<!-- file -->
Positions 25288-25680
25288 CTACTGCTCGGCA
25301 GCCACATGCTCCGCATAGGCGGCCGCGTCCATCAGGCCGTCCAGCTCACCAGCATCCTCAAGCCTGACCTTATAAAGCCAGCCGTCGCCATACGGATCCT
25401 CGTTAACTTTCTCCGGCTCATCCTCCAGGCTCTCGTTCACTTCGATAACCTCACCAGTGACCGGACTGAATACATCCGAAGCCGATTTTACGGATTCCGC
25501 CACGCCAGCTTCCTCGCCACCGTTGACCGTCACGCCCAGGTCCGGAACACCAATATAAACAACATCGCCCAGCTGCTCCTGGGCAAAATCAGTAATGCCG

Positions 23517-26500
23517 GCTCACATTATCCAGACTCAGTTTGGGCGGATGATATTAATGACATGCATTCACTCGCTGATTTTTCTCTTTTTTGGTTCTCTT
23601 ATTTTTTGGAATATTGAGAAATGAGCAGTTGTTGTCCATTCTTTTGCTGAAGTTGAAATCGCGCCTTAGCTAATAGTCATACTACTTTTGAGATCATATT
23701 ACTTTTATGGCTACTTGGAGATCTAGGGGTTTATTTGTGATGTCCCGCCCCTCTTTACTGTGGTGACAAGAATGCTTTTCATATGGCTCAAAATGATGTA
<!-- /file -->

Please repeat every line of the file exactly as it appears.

Positions 25288-25680
25288 CTACTGCTCGGCA
25301 GCCACATGCTCCGCATAGGCGGCCGCGTCCATCAGGCCGTCCAGCTCACCAGCATCCTCAAGCCTGACCTTATAAAGCCAGCCGTCGCCATACGGATCCT
25401 CGTTAACTTTCTCCGGCTCATCCTCCAGGCTCTCGTTCACTTCGATAACCTCACCAGTGACCGGACTGAATACATCCGAAGCCGATTTTACGGATTCCGC
25501 CACGCCAGCTTCCTCGCCACCGTTGACCGTCACGCCCAGGTCCGGAACACCAATATAAACAACATCGCCCAGCTGCTCCTGGGCAAAATCAGTAATGCCG

Positions 23517-26500
23517 GCTCACATTATCCAGACTCAGTTTGGGCGGATGATATTAATGACATGCATTCACTCGCTGATTTTTCTCTTTTTTGGTTCTCTT
23601 ATTTTTTGGAATATTGAGAAATGAGCAGTTGTTGTCCATTCTTTTGCTGAAGTTGAAATCGCGCCTTAGCTAATAGTCATACTACTTTTGAGATCATATT
23701 ACTTTTATGGCTACTTGGAGATCTAGGGGTTTATTTGTGATGTCCCGCCCCTCTTTACTGTGGTGACAAGAATGCTTTTCATATGGCTCAAAATGATGTA